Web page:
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Crete's Perivolakia Gorge

At least a few years ago, the area in southeastern Crete where this gorge is located was little known and very unspoiled. At its mouth is the Moni Kapsa monastery.

The gorge has good flora, though there are other gorges which have better, though there is a hasmophyte here which is endemic.

Other plants include Cretan sainfoin, Cretan cabbage, other hasmophytes, and a relative of Jersusalem sage. Green toads breed in the gorge, and endemic orchidthere are various kinds of butterflies; blue rock thrushes, chukars, house martins, and crag martins are among the birds seen on the cliffs here.

Access is both from the south coast road to the monastery, where the gorge bottom is within easy reach; access higher up is from the small village of Kato Pervolakia.

Another little visited place just a few kilometers inland (on foot, though much farther by road) is the ruined hilltop town of Voila, which is above the town of Handhras.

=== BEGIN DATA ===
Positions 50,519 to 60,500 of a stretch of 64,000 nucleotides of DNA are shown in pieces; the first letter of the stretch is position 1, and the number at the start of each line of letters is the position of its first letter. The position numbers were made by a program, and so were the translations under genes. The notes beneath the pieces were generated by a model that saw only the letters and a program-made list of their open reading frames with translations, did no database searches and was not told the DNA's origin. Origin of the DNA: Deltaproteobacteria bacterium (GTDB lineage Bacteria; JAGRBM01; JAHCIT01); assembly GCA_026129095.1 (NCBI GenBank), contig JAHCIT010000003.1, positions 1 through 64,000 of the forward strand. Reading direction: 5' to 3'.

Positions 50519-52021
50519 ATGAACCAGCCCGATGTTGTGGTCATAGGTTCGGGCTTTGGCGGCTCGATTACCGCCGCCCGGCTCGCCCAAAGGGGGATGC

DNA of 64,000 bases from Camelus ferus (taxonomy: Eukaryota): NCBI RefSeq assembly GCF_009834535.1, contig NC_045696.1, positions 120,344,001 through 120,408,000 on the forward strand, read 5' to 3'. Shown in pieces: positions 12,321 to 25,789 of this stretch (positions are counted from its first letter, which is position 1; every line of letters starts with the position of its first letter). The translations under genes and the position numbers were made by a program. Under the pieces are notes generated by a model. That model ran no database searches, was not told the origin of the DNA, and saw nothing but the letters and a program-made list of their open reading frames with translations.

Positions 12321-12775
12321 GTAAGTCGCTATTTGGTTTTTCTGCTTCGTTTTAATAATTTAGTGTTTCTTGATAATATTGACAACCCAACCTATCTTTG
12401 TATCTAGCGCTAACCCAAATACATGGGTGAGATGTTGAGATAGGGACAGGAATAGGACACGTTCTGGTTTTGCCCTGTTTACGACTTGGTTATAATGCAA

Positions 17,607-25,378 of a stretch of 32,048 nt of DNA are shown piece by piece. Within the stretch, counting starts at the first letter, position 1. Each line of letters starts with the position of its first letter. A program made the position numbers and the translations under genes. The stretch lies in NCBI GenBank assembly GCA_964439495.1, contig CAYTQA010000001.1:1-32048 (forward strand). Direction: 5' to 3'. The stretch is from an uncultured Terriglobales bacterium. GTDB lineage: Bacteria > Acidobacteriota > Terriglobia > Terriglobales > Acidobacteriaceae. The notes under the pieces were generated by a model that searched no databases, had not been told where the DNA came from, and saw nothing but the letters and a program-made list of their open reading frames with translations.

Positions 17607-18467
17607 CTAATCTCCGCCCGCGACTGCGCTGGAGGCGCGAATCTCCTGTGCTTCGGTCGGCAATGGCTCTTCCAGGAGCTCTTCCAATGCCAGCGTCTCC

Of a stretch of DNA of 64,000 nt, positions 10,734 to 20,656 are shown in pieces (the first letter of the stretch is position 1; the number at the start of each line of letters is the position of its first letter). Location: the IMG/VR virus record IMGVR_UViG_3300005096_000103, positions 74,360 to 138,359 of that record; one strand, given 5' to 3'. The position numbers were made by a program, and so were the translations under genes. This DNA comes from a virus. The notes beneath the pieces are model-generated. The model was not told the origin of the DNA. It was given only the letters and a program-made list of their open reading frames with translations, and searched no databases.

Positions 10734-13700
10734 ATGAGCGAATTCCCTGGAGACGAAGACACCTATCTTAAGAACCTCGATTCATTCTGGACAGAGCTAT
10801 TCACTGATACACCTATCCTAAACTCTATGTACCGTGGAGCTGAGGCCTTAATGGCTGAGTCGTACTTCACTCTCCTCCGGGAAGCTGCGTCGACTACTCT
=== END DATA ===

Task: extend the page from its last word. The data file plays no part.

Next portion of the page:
The ruins are Venetian, and with wonderful views, flowers and wildlife. Flowers include crown anemones, grape hyacinths, and several kinds of orchids, including one endemic species.

Cretan arum, which is one of the most beautiful of the arums, and which has yellow spathes, grows here in rocky grassland.

There is a spring at the south end of the village with tree frogs.

Bird watching is excellent here, with many passing birds, such as flycatchers, shrikes, golden orioles, warblers, common and black redstart; resident birds include hoopoes, corn buntings, and subalpine warblers. Seen in the air are buzzards and ravens, migrating grey herons, and now and then an eagle.